On July 19th, 2010 President Obama signed Executive Order 13547
to adopt the final recommendations of the Interagency Ocean Policy Task Force to implement a new National Ocean Policy, which includes a mandatory Coastal and Marine Spatial Planning initiative to “zone” the oceans. In this unilateral action, he established a top-down, Washington, D.C.–based approval process that will hinder rather than promote ocean and inland activities and cost American jobs.
Without clear statutory authority, the policy sets up a new level of federal bureaucracy with control over the way inland, ocean and coastal activities are managed. This has the potential to inflict damage across a spectrum of sectors including agriculture, fishing, construction, manufacturing, mining, oil and natural gas, renewable energy, and marine commerce, among others.
In early 2012, the White House released its draft National Ocean Policy Implementation Plan which made it clear that activities that might adversely affect the ocean or Great lakes ecosystems may also be impacted – no matter how far inland they may occur. It has also become clear that the Administration intends to either revise existing regulations or impose new regulations on activities that are permitted by the Federal government.
The Natural Resources Committee has held multiple hearings to conduct oversight and get answers to the many questions surrounding this policy. Unless significantly altered, the Obama Administration should abandon this and other burdensome, far-reaching policies and regulations that will only lead to further job loss and economic damage.
Get the Facts:
- In four separate Congresses, legislation has been introduced to implement similar far-reaching ocean policies, and to-date NO bill has passed the House or been reported out of a Committee. Despite numerous requests from the Committee, the administration has yet to cite specific statutory authority on which this policy is based.
- Rather than streamline Federal management, the policy adds layers of additional Federal bureaucracy that could significantly impact the economic and recreational uses of our oceans, ocean lands, and potentially all rivers, tributaries and lands that drain or adjoin our oceans. In total, the Executive Order creates: 10 National Policies; a 27-member National Ocean Council; an 18-member Governance Coordinating Committee; and 9 Regional Planning Bodies. This has led to an additional: 9 National Priority Objectives; 9 Strategic Action Plans; 7 National Goals for Coastal Marine Spatial Planning; and 12 Guiding Principles for Coastal Marine Spatial Planning to be created.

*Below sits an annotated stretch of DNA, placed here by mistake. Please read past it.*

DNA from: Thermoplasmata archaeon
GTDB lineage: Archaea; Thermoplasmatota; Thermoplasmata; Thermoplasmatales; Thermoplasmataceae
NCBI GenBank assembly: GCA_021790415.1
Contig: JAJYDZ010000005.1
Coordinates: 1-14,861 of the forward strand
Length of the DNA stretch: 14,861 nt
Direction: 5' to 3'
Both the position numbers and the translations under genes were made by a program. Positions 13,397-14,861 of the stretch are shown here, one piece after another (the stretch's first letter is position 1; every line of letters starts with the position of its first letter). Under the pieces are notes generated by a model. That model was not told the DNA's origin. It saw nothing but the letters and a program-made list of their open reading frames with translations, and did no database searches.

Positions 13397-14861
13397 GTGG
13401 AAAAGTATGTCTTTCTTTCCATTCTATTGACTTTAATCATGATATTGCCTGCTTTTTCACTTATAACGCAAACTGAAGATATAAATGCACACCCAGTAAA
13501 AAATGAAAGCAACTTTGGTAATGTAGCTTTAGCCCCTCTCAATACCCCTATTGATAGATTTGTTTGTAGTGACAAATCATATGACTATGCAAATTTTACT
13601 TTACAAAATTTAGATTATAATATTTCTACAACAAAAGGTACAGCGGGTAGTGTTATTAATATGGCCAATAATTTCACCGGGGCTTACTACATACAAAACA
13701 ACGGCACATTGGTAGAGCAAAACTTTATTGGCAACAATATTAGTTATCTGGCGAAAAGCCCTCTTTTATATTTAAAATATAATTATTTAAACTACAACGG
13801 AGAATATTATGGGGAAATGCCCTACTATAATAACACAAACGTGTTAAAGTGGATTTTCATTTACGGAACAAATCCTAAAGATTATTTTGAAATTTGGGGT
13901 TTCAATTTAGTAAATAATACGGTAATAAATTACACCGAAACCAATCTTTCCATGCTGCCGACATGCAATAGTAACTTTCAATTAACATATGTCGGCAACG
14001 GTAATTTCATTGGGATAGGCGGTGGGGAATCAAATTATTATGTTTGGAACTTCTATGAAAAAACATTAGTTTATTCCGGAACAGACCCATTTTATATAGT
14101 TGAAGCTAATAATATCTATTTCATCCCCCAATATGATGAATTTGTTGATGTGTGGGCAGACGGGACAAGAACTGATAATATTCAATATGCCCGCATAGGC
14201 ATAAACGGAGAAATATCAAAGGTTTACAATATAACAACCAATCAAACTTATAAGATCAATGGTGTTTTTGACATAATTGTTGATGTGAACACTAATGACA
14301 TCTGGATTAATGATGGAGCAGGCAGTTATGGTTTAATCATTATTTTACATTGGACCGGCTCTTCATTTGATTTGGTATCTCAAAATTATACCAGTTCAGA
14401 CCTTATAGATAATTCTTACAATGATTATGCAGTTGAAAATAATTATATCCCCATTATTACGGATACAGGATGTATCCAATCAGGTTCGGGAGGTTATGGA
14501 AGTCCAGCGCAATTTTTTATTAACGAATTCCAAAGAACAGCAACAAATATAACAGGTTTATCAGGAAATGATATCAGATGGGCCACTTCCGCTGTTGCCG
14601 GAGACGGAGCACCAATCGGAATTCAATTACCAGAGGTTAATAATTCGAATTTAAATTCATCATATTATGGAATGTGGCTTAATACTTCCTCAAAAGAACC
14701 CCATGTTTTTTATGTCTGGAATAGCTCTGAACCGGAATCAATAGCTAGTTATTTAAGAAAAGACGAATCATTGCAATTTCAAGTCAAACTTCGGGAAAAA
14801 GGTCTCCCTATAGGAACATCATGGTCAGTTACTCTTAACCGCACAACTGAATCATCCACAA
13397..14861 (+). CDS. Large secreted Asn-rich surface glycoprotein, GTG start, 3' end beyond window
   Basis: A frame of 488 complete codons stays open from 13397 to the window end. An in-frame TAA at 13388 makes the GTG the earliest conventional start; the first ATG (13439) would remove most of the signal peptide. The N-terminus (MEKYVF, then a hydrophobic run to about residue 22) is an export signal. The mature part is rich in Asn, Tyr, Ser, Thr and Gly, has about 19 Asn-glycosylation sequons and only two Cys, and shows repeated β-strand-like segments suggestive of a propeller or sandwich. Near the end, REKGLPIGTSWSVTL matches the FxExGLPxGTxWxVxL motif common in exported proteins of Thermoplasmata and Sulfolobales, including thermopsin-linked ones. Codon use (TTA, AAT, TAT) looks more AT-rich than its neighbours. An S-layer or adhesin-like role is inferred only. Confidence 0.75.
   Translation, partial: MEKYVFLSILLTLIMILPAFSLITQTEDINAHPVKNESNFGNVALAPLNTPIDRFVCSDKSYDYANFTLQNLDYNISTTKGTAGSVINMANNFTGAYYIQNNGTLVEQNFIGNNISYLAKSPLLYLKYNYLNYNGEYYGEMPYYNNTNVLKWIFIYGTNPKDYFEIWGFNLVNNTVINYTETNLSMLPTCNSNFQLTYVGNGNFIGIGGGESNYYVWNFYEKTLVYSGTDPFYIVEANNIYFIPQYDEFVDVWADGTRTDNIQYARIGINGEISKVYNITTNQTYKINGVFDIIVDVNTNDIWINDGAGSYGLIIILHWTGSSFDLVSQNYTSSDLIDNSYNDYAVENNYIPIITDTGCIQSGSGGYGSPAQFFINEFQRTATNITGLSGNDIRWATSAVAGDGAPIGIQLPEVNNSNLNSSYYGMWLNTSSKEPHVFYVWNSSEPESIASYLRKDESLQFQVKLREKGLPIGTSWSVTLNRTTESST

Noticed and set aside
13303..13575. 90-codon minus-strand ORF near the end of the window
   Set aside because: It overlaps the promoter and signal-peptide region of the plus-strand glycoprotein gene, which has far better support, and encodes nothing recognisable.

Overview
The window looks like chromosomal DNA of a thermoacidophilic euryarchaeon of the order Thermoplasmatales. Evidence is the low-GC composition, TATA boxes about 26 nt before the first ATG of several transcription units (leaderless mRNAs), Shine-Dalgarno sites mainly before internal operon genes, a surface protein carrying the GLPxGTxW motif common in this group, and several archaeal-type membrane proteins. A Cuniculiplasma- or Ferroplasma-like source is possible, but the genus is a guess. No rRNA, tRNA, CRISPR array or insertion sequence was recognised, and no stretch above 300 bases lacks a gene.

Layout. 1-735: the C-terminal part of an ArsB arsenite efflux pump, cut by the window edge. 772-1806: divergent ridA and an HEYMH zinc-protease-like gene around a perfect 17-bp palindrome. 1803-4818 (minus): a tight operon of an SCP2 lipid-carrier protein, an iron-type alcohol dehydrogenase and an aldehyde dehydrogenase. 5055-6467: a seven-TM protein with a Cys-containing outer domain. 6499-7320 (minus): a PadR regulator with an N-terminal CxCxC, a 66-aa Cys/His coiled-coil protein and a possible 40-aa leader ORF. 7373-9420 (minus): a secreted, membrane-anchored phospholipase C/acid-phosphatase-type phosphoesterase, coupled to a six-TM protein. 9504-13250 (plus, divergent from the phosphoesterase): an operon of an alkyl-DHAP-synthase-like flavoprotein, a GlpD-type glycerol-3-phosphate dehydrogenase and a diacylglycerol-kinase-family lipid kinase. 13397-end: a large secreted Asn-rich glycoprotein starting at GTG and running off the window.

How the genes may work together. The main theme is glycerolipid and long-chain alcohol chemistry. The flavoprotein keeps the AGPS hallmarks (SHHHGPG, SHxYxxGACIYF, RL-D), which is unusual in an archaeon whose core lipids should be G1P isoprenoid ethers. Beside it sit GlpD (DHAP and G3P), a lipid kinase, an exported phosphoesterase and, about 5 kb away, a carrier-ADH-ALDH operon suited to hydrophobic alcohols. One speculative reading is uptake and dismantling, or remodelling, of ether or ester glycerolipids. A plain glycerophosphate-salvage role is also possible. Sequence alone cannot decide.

- Restrictive national standards, along with ocean zoning, could slow and potentially stop the permitting of activities such as commercial and recreational fishing and energy production. This will harm the economy and cost jobs.
- Although the policy is portrayed by the administration as primarily targeting Ocean related activities, recently released documents show just the opposite. The draft implement plan specifically states that the policy plans to address “the major impacts of urban and suburban development and agriculture—including forestry and animal feedlots.”
- The policy establishes a Federally-controlled system of regional planning bodies that could override local and state zoning authorities. These bodies will have broad authority to issue regulations potentially impacting all activities that occur on lands adjacent to rivers, tributaries or watersheds that eventually drain into the ocean, yet these bodies will allow no representation by the people, communities and businesses that will actually be impacted by the regulations.
- The new national standards will also create a whole new class of lawsuits that could further restrict permitting of coastal and ocean activities and create a new way to challenge state permitting decisions for activities that “might affect” the ocean environment. This initiative is poised to become a litigation nightmare.
- Over 80 national and local organizations representing agriculture, forestry, energy, fishing, boating, mining, transportation and construction wrote to Appropriations Committee Chairman Hal Rogers requesting a prohibition on funding for the implementation of the President’s National Ocean Policy.
- This new policy will affect already budget-strapped agencies such as NOAA, Department of Commerce, Department of the Interior, EPA, Department of Transportation, USDA, Homeland Security, and the Army Corps of Engineers. As Federal budgets are further reduced, it is unclear how much funding the agencies are taking from existing programs to develop and implement this new initiative.